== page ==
Deciding when to take off and when not to remains a fundamental problem in sailing. No matter how much we study the weather, listen to expert forecasters and try to get a handle on what the weather is likely to do, the fact remains: You never really know if you've made the right decision until you get out there. Here is a passage I made last fall in which I, once again, learned this lesson.
As most people who live near the coast, I had been closely monitoring Mitch, a mean-spirited, category-5 hurricane that was marauding through the Western Caribbean. Finally, on November 2, after raining death and destruction on Central America, Mitch was downgraded to a depression. His disorganized remains appeared headed for the Gulf of Mexico, which thereby cleared the way for me to cast off.
Lessons Learned from Storm Sailing
|1. Remember, the boat does count. |
Sound engineering, sturdy construction, and a design that is not too extreme are the most important features in any blue-water boat.
2. Don't assume that weather reports will be accurate.
3. Make your own decisions.
4. The most important aspect of storm management is not to overreact.
5. Be prepared for crew breakdowns.
6. Guard against chafe.
7. Prepare your boat for heavy weather.
I was delivering a Hylas 46 down island from Ft. Lauderdale. My initial course would be east for a couple of days with a gradual turn to the southeastmy well-worn, 1,000-mile track to the tropics. My crew consisted of her new owners, a husband and wife, who were making their first offshore passage, and a friend from Chicago.
I was certain that the then rapidly weakening storm wouldn't impact us in the slightest. So we cleared Port Everglades on the afternoon of November 3. But when we headed into the Gulf Stream, we found the famous current in an unusual mood, as if on Prozac. It was eerie as we motored across its flat water.
What was going on, I wondered to myself, while not allowing the situation to register the obvious. My friend was back. Like the creep in the movie Dead Calm, Mitch refused to die. A trough of low pressure in the Bay of Campeche had reenergized the system. Mitch had regained tropical storm status near the Yucatan Straits. He had changed his itinerary, veering to the northeast while picking up speed, and Mitch had hastily decided to visit sunny Florida.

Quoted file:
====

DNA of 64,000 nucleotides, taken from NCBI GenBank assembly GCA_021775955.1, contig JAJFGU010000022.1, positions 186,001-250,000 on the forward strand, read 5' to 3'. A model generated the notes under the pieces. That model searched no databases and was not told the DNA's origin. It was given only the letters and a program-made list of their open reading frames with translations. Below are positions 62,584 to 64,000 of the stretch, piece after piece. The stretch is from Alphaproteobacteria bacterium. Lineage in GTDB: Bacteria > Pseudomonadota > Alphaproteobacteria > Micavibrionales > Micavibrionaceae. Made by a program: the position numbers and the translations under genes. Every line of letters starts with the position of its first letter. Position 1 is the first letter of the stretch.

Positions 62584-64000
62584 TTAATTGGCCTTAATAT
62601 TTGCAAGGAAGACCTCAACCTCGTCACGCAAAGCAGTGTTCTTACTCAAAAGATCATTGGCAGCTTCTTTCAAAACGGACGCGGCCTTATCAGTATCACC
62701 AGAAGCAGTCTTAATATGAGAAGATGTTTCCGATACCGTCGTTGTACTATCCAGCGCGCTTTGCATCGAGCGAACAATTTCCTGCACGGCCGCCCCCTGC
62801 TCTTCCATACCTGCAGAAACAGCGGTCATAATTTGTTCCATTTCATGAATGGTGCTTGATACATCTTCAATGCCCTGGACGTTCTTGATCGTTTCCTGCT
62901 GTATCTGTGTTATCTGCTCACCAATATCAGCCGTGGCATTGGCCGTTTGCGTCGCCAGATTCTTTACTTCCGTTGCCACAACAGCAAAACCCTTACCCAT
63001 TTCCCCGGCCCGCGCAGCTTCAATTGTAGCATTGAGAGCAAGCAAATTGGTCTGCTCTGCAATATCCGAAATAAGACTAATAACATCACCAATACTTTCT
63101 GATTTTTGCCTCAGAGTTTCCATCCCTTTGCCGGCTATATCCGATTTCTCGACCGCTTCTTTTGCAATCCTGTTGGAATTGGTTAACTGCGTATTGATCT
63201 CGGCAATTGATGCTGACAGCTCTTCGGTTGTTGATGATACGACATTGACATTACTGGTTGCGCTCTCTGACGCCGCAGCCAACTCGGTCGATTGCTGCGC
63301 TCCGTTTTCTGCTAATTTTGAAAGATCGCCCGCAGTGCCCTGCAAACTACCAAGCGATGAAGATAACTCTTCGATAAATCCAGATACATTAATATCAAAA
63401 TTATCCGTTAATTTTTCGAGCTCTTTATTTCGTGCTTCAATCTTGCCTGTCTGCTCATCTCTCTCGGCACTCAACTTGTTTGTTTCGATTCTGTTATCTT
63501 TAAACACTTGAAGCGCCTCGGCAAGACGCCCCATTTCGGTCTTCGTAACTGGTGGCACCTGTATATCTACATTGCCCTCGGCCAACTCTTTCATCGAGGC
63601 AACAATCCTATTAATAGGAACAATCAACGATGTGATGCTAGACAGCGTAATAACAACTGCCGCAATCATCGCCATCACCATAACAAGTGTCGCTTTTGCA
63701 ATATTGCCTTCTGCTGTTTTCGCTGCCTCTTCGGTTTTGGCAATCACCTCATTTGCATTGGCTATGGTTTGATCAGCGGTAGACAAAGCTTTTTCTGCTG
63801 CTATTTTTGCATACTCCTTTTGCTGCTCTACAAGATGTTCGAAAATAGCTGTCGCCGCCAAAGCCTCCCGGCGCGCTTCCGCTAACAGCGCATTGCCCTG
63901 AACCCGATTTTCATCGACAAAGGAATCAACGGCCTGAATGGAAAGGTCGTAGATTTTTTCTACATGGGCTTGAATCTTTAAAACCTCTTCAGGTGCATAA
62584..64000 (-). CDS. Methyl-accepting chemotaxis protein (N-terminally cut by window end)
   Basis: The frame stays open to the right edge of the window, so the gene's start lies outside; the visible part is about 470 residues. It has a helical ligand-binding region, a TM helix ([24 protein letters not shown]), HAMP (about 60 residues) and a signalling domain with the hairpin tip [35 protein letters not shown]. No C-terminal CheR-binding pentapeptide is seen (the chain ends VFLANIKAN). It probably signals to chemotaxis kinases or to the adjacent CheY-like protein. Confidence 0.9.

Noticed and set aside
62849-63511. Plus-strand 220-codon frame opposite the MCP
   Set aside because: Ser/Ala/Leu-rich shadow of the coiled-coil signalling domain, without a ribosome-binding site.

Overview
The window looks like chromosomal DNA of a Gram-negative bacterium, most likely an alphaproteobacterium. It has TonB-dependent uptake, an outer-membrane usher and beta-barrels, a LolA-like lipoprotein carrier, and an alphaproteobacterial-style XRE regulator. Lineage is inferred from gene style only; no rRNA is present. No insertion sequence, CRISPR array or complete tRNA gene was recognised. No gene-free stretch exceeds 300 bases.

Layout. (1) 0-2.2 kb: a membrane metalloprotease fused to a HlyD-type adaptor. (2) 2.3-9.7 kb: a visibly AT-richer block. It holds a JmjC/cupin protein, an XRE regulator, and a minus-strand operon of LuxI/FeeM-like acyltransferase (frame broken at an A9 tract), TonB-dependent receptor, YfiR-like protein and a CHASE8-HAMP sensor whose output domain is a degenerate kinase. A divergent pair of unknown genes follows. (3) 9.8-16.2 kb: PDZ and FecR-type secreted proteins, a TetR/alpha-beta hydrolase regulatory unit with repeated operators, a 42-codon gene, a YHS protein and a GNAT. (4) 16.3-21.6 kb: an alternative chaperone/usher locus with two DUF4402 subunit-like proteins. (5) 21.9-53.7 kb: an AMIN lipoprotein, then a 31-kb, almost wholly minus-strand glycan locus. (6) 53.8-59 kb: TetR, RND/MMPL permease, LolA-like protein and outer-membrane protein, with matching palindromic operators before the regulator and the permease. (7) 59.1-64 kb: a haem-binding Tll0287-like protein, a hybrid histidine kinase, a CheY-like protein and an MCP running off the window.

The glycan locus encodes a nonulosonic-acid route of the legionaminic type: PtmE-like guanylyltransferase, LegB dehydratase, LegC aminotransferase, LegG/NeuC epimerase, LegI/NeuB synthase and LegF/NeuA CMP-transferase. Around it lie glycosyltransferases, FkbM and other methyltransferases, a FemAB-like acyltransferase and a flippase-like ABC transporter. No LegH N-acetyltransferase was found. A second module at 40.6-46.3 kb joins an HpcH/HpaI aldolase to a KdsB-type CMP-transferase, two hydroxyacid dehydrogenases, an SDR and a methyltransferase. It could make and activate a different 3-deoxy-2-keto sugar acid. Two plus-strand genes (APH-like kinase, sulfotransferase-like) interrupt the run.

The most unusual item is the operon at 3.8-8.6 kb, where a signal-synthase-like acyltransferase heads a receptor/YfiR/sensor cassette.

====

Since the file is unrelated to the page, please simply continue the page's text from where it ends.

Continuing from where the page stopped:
On the morning of November 4, boats in the Key West anchorage clocked winds at 60 knots. Later that day, a 73-knot gust was recorded at Fowey Rocks Light off Miami. Then Mitch churned across the Straits of Florida and took aim on the northwest Bahamas. On the morning of November 5, we were northeast of Eluethera Island and just below the track that Mitch would follow that evening.
Seas are the wind's messengers. Soon a pronounced swell rolled in from the south. By noon the winds turned up, as we felt the first outer bands of Mitch. A couple of hours later the winds were blowing at a steady 30 knots with higher gusts. Things were getting interesting. We were flying east under a deep-reefed main and headsail. The ride was becoming progressively worse, as the seas were quickly transformed into powerful ocean rollers, which were impressive to behold.
I got out my trusty short-wave receiver and tuned in the NOAA broadcast. But, in a scene that might have come from a cheap TV movie, at that vary moment a sneaky wave rose up from out of nowhere and sluiced over the receiver. It was just as the forecaster was uttering, "Tropical Storm Mitch has "
I never found out just where Mitch was, and that was probably good. Later I learned that the eye of Mitch had actually passed 65 miles north of us.
The Hylas was not equipped for heavy weather sailing. There were no storm sails, little in the way of spare parts or running gear, no weather cloths above or leecloths below. Most importantly, there was no self-steering system. This translated into long, exposed tricks at the helm.